Here are a few thoughts on this question:
Monday's New York Times article, After Suicide, Blog Insults Are Debated, reported on an incredibly disturbing event. After being personally attacked by unwarranted comments posted on two well-known advertising blogs, the very successful and accomplished creative director of DDB-Chicago committed suicide. The article also discussed the 2006 suicide of a 13-year old girl who, in the months leading up to her death, had been cyber-bullied by an adult neighbor pretending to be a teenage boy.
We can certainly ponder the cause-and-effect relationship of bullying in the virtual world. The hard truth, however, is that what so many of us value and praise the Internet for providing - anonymity, ease of communication, freedom of expression - has, in part, morphed into a venue for virtual bashing without consequence. There it is - the electronic mob.
The even harder truth is that yes, the mob is right here in Darien. It's happening in the Darien News Blog. It's inevitably happening on our MySpace and Facebook accounts. It's even happening in The Darien Times, where individuals are using the public forum to personally attack people or the paper itself rather than presenting a civil argument on concrete issues affecting the town.
It's a curious thing. We would all take action if we saw a child being outright bullied on the playground by another child. We would stop what was happening to the best of our ability, wouldn't we? So why do we so readily accept the type of from-afar bullying that goes on in this town - the kind that tries to pass itself off as valid criticism? Why do we allow anonymity and personal attacking to occur while accountability falls by the wayside?
Another, and perhaps the most important, question for us all: What can we do about it?
For our close-knit community, as part of a world that has embraced the Internet age and freedom of speech with open arms, it's a question that should be confronted and answered. There's no doubt about that.
Perhaps a starting point for action will be the program being held at Darien Library tomorrow night at 7pm, when author Lee Siegel will be visiting to speak about the ideas in his new book, Against the Machine: Being Human in the Age of the Electronic Mob. Mr. Siegel clarifys the urgency with which we need to deal with the hidden dangers of the Internet and the lack of accountability that has become a norm in our society. Please join us and let's get the ideas rolling on how we can implement the changes that need to take place.
The New York Times has proclaimed him to be swaggeringly abrasive and "one of the country's most eloquent and acid-tongued critics." The New York Observer has labeled him a "zigzagging cultural omnivore." Pete Hamill of The New Yorker encourages readers to "savor his vigorous prose, and prepare to be surprised."
And last week, in an episode of The Daily Show, he eagerly debated with Jon Stewart on the subject of cyber-bullying:
I think it's safe to say that with Against the Machine: Being Human in the Age of the Electronic Mob, author Lee Siegel lives up to his unabashed reputation with a provocative exposition of what he deems "the most radical transformation of private and public life in the history of humankind" - the Internet.
Mr. Siegel never fails to intrigue and entertain as he packs a pop culture punch and attacks what has become second-nature to most of us - surfing the Web, emailing, blogging, watching reality television, even our regular Starbucks outings - with a fresh, albeit a bit stinging, perspective. He questions why society has so blindly accepted the Internet as a utopia of human connection and points out that, in fact, it actually fosters isolation, bullying, invasions of privacy, and a false sense of reality...to name a few!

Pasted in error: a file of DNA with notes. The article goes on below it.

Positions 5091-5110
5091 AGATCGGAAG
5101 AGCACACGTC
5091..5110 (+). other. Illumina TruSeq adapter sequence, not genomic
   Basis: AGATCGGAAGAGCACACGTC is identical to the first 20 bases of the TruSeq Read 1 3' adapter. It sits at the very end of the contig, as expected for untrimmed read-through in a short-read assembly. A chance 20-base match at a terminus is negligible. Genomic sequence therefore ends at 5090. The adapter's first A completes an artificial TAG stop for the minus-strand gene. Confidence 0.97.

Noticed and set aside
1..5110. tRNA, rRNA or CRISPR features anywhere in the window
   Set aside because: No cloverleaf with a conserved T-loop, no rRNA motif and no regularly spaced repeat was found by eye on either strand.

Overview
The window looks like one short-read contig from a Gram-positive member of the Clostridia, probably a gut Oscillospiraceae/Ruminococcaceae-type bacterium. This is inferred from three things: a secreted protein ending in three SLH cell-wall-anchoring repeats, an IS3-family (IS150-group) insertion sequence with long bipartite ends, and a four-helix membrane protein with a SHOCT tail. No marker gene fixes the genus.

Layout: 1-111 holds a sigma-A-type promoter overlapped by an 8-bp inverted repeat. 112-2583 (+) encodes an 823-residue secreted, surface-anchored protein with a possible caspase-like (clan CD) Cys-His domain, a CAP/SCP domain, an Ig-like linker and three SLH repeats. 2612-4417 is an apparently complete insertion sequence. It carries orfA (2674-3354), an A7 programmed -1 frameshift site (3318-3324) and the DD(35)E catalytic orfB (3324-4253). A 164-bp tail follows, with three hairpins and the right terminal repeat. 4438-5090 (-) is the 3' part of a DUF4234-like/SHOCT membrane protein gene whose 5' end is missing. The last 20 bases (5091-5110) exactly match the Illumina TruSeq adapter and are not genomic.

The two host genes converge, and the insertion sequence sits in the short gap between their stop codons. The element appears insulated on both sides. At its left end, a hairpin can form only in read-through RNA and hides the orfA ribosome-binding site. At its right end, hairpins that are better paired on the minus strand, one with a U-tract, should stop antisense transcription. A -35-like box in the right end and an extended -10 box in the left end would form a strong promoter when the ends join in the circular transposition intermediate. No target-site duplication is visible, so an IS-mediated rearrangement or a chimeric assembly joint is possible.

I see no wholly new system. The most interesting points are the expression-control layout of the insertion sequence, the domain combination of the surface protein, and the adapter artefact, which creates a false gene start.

Please join us on Thursday, March 6th at 7:00pm, when Mr. Siegel visits Darien Library as part of our Ouside the Box series. You won't want to miss this opportunity to meet one of the most respected and buzzed about culture-critics in the nation.
Copies of the book will be available for purchase.
A book signing will follow the presentation and there will be a drawing for prizes.
Refreshments will be served. Coffee is courtesy of Darien Starbucks.
A WINE & CHEESE PARTY AT THE LIBRARY
Darien Library wraps up an extremely successful Adult Summer Reading Program with a Grand Finale Wine & Cheese Party on Wednesday, August 22 at 7 p.m. Award-winning journalist Stacy Lytwyn Maxwell will be our special guest. Maxwell’s 13 years of research have yielded a fabulous and fun book, Consummate Connecticut: Day Trips with Panache, which features 48 different Connecticut cities, towns, and villages, and all there is to do and see in the Nutmeg State.
The Adult Summer Reading Program, which concludes after 10 weeks, had nearly 400 participants. More than 600 entries (each one representing a book read) for raffle prizes were submitted. Each week of the program, the Library held a drawing for a bag of books. The bags of books included autographed books, advanced readers copies of future bestsellers, and/or newly published titles.
Three Grand Prizes (two L.L. Bean duffle bags and a Vera Bradley travel kit) will be announced and awarded at the Grand Finale event, and all who attend will receive a gift of a copy of Maxwell’s book.
Participation in the Adult Summer Reading Program is not necessary to attend the Wine & Cheese Party.
What better way to celebrate both Earth Day and National Poetry Month than by joining us at 3 p.m. on Sunday, April 22nd for The Poet's Voice. Natalie Safir is the author of four collections of poetry and her poems have appeared in numerous anthologies and journals. Raised in New York City and now living in Tarrytown Ms. Safir has been teaching poetry and writing for more than twenty years. We are delighted she will be with us for this annual spring Library event.